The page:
Visitors lift Emaar Malls profit

The aquarium at Dubai Mall. The mall is the company’s flagship development and welcomed 80 million visitors in 2017 for the fourth consecutive year. (Reuters)
Updated 14 February 2018
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Visitors lift Emaar Malls profit

LONDON: Emaar Malls has recorded an 11 percent increase in its 2017 full-year profits compared to the previous year, on the back of rising visitor numbers to its Dubai shopping centers.
Total net profit reached 2.08 billion dirhams ($566 million), compared to 1.874 billion dirhams in 2016, according to a company filing.
A total of 130 million shoppers visited Emaar’s retail centers in 2017, marking a 4 percent increase on visitor turnout from the year before. Dubai Mall, the company’s flagship development, welcomed 80 million visitors in 2017 for the fourth consecutive year.
“The sustained growth of Emaar Malls highlights the robust performance of our nation’s retail sector, a key contributor to the gross domestic product,” said Mohamed Alabbar, chairman of Emaar Properties and board member of Emaar Malls, in a statement.
Emaar Malls’ revenue reached 3.63 billion dirhams in 2017, a 12 percent increase on the previous year.
Emaar Malls said it was pushing forward with its expansion plans, confirming that work on the new Dubai Hills Mall has started and the development is scheduled to open in late 2019. The shopping center is expected to have more than 750 retail outlets.
The company said work has begun on the expansion of Dubai Mall’s Mohammed bin Rashid Boulevard. It is also developing a new retail center in the Springs Village. Both developments are due to open this year.
Emaar Malls has expanded online as well, completing the acquisition of the web-based fashion retailer Namshi last year.


Jordanian cabinet approves new IMF-guided tax law to boost finances

Updated 21 May 2018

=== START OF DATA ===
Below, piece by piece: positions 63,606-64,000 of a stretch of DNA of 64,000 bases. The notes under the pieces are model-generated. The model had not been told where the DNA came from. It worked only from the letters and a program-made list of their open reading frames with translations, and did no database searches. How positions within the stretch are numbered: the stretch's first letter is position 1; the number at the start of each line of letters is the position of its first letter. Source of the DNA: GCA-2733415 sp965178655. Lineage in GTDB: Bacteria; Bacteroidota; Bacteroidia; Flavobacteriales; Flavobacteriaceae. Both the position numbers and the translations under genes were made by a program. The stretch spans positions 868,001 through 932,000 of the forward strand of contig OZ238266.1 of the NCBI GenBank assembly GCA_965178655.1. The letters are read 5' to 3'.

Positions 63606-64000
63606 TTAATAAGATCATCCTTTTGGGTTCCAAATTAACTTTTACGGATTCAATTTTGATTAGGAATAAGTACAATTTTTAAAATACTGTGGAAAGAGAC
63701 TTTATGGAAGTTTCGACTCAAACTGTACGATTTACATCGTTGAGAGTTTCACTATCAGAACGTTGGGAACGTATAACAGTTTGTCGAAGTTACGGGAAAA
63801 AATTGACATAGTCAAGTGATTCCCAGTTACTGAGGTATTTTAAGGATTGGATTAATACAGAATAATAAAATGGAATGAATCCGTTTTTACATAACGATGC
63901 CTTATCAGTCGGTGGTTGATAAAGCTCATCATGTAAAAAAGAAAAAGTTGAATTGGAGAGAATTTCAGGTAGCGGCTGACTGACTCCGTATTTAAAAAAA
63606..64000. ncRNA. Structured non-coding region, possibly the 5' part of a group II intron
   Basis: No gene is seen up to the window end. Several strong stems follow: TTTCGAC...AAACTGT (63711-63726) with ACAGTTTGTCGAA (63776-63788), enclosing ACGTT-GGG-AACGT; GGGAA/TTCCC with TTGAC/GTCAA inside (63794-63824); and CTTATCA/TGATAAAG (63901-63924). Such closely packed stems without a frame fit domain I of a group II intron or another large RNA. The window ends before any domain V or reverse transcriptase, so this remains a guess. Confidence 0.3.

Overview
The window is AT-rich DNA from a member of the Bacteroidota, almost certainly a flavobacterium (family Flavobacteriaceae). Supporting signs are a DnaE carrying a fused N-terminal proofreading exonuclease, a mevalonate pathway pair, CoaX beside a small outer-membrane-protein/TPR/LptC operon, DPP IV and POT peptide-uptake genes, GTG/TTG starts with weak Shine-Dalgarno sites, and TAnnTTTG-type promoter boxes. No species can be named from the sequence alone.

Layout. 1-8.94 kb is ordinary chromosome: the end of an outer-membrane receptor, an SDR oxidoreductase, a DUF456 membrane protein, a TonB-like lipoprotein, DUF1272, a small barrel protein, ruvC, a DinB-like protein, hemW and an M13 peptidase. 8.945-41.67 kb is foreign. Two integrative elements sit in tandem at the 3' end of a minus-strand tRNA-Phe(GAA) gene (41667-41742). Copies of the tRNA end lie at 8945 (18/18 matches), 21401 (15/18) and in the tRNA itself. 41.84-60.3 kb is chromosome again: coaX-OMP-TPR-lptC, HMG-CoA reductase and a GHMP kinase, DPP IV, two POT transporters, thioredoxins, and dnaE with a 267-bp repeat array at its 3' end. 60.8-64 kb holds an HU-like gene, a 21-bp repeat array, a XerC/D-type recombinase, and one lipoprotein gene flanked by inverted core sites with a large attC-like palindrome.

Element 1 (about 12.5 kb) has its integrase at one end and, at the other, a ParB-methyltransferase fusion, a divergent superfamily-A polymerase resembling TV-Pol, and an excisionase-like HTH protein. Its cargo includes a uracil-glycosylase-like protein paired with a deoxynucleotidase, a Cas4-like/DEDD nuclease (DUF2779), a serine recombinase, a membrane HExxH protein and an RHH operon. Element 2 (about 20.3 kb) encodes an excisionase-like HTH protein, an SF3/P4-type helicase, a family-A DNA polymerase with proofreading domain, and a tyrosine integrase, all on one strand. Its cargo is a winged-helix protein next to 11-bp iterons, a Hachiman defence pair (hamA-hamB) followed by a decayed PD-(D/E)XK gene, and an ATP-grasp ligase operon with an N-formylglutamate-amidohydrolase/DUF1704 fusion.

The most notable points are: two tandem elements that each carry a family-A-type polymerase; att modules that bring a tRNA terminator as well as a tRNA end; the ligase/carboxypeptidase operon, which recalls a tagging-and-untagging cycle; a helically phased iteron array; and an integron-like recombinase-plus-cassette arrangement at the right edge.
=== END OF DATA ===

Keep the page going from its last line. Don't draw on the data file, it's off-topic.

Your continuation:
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Jordanian cabinet approves new IMF-guided tax law to boost finances

AMMAN: Jordan’s cabinet on Monday approved major IMF-guided proposals that aim to double the income tax base, as a key part of reforms to boost the finances of a debt-burdened economy hit by regional conflict.
“When only 4 percent of Jordanians pay (personal) income tax, this may not be the right thing,” Finance Minister Omar Malhas said in remarks after the cabinet meeting, adding the goal was to push that to eight percent. The draft legislation was submitted to parliament.
The IMF’s three-year Extended Fund Facility program aims to generate more state revenue to gradually bring down public debt to 77 percent of GDP in 2021, from a record 95 percent.
A few months ago Jordan raised levies on hundreds of food and consumer items by unifying general sales tax (GST) to 16 percent — removing exemptions on many basic goods.
In January subsidies on bread were ended, doubling some prices in a country with rising unemployment and poverty among its eight million people.
The income tax move and the GST reforms will bring an estimated 840 million dinars ($1.2 billion) in extra annual tax revenue that will help reduce chronic budget shortfalls normally covered by foreign aid, officials say.
Corporate income tax on banks, financial institutions and insurance companies will be pushed to 40 percent from 30 percent. Taxes on Jordan’s phosphate and potash mining industry will be raised to 30 percent from 24.
The government argues the reforms will reduce social disparities by progressively taxing high earners while leaving low-paid public sector employees largely untouched.
“This is a fair tax law not an unfair one,” said Malhas, who shrugged off criticism the law is lenient on many businesses connected to politicians whose transactions are not subject to tax scrutiny.
Husam Abu Ali, the head of the Income and Sales Tax Department, said a proposed IMF-recommended Financial Crime Investigations Unit will stiffen penalties for tax evaders. Critics say it will not tackle pervasive corruption in state institutions.
Abu Ali said the government could be losing hundreds of millions of dollars through tax evasion, which is as high as 80 percent in some companies.
The amendments lower the income tax threshold and raise tax rates. Unions said the government was caving in to IMF demands and squeezing more from the same taxpayers.
“It is penalizing a group that has long paid what it owes the state,” the unions syndicate said in a statement.
“It imposes injustice on employees whose salaries have barely coped with price hikes rising madly in recent years.”